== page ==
GROSS: Do you plan on writing another memoir?

CONWAY: One day I will, but you have to be in another stage of life from the one you're writing about in order to know what's significant. You know, we fuss a lot about experiences, which at the time seem important and with hindsight seem not so important. And we often overlook at the time something that's very significant and shaping.

So you have to be in another stage of life to know what the shape of your previous one was.

GROSS: I think also when we're in a certain -- when we're in the stage of life that we're talking or writing about, we're much more defensive about the actions that we took.

CONWAY: That's right.

GROSS: We're much involved in justifying what we've done.

CONWAY: That's right. I mean, that's why the memoirs of statesmen written right after they lose office are so terrible because...

GROSS: Yes, right.


Well, Jill Ker Conway, thank you very much for talking with us.

CONWAY: It's a great pleasure, Terry. Thank you.

GROSS: Jill Ker Conway's new book about autobiography is called When Memory Speaks. Her own memoirs are called The Road from Coorain and True North.

This is a rush transcript. This copy may not
be in its final form and may be updated.

Dateline: Terry Gross, Philadelphia
Guest: Jill Ker Conway
High: Historian Jill Ker Conway. She's the author of the bestselling memoir, "The Road from Coorain," about growing up in the Australian outback. Conway also edited two volumes of women's memoirs "Written By Herself" -- Volumes I and II -- which were, in part, about the nature of autobiography written by women. Her new book is "When Memory Speaks: Reflections on Autobiography." Conway was the first female vice president of The University of Toronto, and from 1975 to 1985 was the president of Smith. Since then, she has been a visiting scholar and professor at MIT's Program in Science, Technology and Society.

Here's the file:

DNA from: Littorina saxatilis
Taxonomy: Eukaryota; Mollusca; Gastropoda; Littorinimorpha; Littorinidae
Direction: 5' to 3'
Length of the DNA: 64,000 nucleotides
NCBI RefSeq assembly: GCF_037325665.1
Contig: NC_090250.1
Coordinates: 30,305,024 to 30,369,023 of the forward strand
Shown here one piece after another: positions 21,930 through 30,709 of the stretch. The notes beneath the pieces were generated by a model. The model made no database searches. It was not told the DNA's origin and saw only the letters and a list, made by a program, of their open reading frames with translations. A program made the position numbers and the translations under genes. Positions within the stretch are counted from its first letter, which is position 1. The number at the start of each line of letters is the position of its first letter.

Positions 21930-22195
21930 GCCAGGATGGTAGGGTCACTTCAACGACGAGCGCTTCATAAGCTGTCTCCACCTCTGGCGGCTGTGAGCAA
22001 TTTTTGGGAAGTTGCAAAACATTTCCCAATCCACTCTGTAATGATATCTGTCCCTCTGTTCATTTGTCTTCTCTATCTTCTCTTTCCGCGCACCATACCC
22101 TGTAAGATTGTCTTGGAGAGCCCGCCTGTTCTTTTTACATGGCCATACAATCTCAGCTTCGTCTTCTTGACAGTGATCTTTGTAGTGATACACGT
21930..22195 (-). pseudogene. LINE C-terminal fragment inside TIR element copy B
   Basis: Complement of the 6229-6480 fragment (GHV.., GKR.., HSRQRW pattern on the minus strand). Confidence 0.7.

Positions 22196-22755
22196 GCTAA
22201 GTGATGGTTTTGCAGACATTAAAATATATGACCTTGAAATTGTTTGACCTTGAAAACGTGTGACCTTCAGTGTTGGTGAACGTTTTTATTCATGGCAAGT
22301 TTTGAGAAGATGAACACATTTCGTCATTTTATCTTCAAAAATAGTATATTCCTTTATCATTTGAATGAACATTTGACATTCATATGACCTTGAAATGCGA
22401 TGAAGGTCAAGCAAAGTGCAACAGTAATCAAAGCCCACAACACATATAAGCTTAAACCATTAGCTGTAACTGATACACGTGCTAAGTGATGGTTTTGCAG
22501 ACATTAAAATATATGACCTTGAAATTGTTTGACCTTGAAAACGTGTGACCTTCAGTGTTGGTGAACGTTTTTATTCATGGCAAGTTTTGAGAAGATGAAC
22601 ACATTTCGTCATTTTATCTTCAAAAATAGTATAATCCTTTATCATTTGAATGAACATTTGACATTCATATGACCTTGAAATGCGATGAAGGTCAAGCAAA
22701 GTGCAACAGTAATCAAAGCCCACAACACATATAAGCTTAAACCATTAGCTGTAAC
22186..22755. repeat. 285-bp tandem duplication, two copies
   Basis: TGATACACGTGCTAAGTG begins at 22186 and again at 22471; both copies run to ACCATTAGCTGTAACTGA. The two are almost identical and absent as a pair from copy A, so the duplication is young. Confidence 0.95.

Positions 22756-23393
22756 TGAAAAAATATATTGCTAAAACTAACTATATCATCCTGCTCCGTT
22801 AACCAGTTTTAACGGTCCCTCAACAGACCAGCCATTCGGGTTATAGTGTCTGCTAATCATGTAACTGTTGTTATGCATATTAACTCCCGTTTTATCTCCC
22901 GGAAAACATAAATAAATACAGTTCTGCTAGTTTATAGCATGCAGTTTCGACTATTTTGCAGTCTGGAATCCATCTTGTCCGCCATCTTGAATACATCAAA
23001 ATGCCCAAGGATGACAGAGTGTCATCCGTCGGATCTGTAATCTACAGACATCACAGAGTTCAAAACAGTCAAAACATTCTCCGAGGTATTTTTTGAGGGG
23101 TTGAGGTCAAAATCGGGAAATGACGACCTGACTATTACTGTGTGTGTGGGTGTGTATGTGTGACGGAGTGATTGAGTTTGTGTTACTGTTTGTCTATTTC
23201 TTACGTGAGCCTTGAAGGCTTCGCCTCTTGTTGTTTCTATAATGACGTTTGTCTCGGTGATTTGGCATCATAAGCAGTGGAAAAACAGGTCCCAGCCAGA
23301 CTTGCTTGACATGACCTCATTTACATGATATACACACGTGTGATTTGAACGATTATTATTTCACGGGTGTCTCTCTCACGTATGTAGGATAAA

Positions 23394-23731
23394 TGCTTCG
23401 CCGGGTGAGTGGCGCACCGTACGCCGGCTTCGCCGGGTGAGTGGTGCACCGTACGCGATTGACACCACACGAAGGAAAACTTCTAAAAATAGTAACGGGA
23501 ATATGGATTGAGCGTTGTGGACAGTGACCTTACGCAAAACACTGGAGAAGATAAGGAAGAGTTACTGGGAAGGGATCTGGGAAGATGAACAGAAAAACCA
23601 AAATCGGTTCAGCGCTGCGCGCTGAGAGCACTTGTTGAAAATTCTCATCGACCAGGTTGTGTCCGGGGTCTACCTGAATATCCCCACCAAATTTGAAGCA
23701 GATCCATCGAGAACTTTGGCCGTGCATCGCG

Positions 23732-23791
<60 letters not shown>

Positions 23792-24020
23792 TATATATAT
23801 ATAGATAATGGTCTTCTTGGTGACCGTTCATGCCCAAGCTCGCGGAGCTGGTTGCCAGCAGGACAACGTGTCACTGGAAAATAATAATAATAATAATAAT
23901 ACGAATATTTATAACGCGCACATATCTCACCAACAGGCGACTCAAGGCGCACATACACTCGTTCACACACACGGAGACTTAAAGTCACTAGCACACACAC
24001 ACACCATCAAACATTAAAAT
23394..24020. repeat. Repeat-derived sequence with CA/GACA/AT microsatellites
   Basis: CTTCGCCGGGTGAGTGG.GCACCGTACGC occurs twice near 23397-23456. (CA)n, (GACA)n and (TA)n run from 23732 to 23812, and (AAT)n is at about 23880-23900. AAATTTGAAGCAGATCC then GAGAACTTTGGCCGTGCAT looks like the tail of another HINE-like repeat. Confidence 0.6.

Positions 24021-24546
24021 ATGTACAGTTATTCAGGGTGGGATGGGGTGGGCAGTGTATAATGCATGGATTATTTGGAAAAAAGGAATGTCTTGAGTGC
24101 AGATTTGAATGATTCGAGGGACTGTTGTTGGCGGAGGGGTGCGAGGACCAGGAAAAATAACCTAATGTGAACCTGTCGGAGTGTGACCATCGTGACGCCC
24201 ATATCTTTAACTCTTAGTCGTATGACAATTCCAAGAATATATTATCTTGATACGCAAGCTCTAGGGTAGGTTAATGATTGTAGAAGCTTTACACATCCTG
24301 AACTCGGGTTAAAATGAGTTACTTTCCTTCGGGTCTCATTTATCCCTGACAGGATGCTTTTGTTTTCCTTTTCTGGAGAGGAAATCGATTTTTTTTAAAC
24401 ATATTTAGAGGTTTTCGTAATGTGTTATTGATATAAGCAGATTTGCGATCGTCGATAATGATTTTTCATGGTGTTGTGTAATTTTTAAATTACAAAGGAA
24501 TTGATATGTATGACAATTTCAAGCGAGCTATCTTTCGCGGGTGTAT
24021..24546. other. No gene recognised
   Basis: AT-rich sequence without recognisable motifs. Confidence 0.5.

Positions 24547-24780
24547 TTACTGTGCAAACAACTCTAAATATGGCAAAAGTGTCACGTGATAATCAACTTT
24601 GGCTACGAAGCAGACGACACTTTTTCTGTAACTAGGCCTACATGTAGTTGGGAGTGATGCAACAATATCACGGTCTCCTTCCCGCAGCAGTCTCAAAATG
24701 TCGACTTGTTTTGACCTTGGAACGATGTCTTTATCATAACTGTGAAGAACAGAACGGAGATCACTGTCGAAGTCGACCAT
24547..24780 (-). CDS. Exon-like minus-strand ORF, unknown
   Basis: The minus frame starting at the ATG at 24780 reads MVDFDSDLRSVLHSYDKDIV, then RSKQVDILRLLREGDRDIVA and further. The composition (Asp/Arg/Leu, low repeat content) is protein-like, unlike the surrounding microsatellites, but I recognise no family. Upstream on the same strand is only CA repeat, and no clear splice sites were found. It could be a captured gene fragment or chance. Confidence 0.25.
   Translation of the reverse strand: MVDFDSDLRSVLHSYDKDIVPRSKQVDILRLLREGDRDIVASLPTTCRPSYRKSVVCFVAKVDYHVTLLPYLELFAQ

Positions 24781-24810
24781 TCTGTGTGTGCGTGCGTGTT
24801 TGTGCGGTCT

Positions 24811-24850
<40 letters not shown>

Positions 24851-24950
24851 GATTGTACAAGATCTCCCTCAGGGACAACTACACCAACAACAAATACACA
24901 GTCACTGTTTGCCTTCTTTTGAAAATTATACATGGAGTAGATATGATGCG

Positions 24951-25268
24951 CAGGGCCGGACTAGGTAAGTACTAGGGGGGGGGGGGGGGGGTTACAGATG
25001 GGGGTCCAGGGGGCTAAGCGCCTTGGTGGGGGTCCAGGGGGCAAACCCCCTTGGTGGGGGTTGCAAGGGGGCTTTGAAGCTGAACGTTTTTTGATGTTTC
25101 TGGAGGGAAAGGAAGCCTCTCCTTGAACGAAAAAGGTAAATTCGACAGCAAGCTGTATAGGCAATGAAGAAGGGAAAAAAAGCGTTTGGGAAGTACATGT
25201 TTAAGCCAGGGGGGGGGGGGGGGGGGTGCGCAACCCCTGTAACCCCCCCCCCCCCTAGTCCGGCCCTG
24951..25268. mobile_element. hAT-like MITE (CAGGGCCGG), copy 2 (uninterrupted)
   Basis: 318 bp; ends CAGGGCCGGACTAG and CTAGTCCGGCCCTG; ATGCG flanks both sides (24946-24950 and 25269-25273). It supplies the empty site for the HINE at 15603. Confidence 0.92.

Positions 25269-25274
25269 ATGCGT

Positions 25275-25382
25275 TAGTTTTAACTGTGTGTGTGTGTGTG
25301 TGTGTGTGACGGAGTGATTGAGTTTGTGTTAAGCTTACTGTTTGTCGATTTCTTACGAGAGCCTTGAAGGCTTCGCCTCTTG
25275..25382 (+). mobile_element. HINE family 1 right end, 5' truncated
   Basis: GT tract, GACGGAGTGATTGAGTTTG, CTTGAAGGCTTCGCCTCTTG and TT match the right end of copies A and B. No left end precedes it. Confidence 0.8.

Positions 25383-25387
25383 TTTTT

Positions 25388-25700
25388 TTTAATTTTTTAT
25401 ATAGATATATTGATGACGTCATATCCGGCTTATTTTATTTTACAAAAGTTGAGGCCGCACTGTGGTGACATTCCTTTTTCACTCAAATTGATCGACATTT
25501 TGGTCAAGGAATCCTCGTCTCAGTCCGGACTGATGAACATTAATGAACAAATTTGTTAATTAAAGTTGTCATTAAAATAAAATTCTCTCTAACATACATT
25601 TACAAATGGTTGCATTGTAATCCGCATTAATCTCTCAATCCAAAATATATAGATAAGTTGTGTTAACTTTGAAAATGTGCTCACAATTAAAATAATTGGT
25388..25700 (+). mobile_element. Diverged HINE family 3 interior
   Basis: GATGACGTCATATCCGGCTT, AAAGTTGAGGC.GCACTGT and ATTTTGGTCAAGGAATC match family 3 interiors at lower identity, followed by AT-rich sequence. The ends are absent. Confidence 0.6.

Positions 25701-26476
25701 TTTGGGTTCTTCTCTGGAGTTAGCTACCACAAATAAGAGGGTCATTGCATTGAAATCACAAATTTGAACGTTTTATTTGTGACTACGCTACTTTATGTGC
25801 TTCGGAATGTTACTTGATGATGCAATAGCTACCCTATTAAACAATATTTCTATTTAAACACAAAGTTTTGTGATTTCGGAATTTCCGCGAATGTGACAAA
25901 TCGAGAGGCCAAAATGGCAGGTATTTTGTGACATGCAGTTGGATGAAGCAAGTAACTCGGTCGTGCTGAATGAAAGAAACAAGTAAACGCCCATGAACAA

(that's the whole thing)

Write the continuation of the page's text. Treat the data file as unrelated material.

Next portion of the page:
Spec: Women; Books; Authors; Jill Ker Conway; History; Australia
Please note, this is not the final feed of record
Copy: Content and programming copyright 1998 WHYY, Inc. All rights reserved. Transcribed by FDCH, Inc. under license from WHYY, Inc. Formatting copyright 1998 FDCH, Inc. All rights reserved. No quotes from the materials contained herein may be used in any media without attribution to WHYY, Inc. This transcript may not be reproduced in whole or in part without prior written permission.
End-Story: When Memory Speaks
Transcripts are created on a rush deadline, and accuracy and availability may vary. This text may not be in its final form and may be updated or revised in the future. Please be aware that the authoritative record of Fresh Air interviews and reviews are the audio recordings of each segment.